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The Australian government has officially outlined plans for a new nuclear medicine manufacturing facility at ANSTO’s Lucas Heights campus, replacing an existing facility that is now reaching the end of its operating life. The new facility is expected to be completed by the early to mid-2030s.

Date: Friday, 06 October 2023
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Advances in emerging field of ‘theranostics’ are a game-changer Millions of patients around the globe rely on the regular and timely production of diagnostic and therapeutic isotopes produced in research reactors and accelerator facilities. Image courtesy IAEA. Advances in medical isotope diagnostics and therapy are holding promise for cancer patients, despite challenges facing the nuclear medical field in recent years related to radionuclide production and supply, rising costs, and stricter regulation.

Medical isotopes are radioactive substances used in various diagnostic and therapeutic procedures to treat various types of cancers and other conditions. They are essential for modern medicine, allowing physicians to visualise and target specific organs, tissues and cells in a patient’s body.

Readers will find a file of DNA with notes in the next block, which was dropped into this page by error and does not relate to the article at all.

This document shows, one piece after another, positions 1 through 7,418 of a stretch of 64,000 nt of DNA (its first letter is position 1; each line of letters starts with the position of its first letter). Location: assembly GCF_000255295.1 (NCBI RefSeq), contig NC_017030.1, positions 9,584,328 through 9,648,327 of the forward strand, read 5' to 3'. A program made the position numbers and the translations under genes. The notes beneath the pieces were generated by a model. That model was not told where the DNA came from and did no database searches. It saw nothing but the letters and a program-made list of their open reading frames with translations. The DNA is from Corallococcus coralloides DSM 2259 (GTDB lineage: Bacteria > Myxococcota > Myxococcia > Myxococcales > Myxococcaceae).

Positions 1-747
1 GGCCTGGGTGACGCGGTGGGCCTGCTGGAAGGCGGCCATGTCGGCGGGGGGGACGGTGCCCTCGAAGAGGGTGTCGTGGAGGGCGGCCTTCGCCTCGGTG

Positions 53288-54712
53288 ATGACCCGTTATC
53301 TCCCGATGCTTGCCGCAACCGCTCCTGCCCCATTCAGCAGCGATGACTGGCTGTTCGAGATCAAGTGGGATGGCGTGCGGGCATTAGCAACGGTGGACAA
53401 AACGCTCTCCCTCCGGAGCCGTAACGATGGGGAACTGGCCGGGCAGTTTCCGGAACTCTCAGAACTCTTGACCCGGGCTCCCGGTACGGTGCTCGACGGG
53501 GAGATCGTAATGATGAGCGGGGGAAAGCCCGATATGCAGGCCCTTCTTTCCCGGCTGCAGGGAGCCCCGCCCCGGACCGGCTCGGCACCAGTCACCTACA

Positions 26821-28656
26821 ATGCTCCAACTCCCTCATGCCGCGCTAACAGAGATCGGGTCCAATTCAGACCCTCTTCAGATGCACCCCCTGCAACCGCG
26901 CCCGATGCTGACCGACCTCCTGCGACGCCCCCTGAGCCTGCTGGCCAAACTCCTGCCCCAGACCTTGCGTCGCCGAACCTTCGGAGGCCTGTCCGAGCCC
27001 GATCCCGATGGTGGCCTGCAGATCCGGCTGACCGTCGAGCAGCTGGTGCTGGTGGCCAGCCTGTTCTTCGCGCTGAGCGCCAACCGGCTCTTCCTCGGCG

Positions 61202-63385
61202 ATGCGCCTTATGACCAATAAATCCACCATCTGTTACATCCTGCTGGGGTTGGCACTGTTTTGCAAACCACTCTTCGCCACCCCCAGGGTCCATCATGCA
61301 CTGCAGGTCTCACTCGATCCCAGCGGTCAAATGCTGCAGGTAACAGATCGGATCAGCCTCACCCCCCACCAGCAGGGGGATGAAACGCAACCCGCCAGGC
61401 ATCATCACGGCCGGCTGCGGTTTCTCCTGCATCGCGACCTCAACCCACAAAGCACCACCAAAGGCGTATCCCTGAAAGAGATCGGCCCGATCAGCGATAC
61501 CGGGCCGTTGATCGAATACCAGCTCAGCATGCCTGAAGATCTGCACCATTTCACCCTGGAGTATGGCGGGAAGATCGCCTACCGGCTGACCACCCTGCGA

Over more than a decade, personalised medicine using nuclear techniques has been gaining pace, allowing doctors to tailor therapies and treatments to the specific needs and physiology of a patient, and to avoid harm to healthy organs or tissues.

According to Sven Van den Berghe, chief executive of Belgium-based isotope producer PanTera, one technique that has seen significant advances is known as theranostics – the term used to describe the combination of using one radioactive drug to diagnose and a second to deliver therapy to treat the main tumour and any metastatic tumours.

Date: Friday, 14 April 2023
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The Australian Nuclear Science and Technology Organisation (ANSTO) and Canada’s Terrestrial Energy have agreed to explore ANSTO Synroc (synthetic rock) proprietary waste treatment technology for used fuel management.

Date: Friday, 04 February 2022
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The Australian Nuclear Science and Technology Organisation (ANSTO) said on 7 April that Monash University researchers had identified the structure of a protein in the COVID-19 virus, which could be used in screening potential therapeutic drugs.

Date: Friday, 10 April 2020
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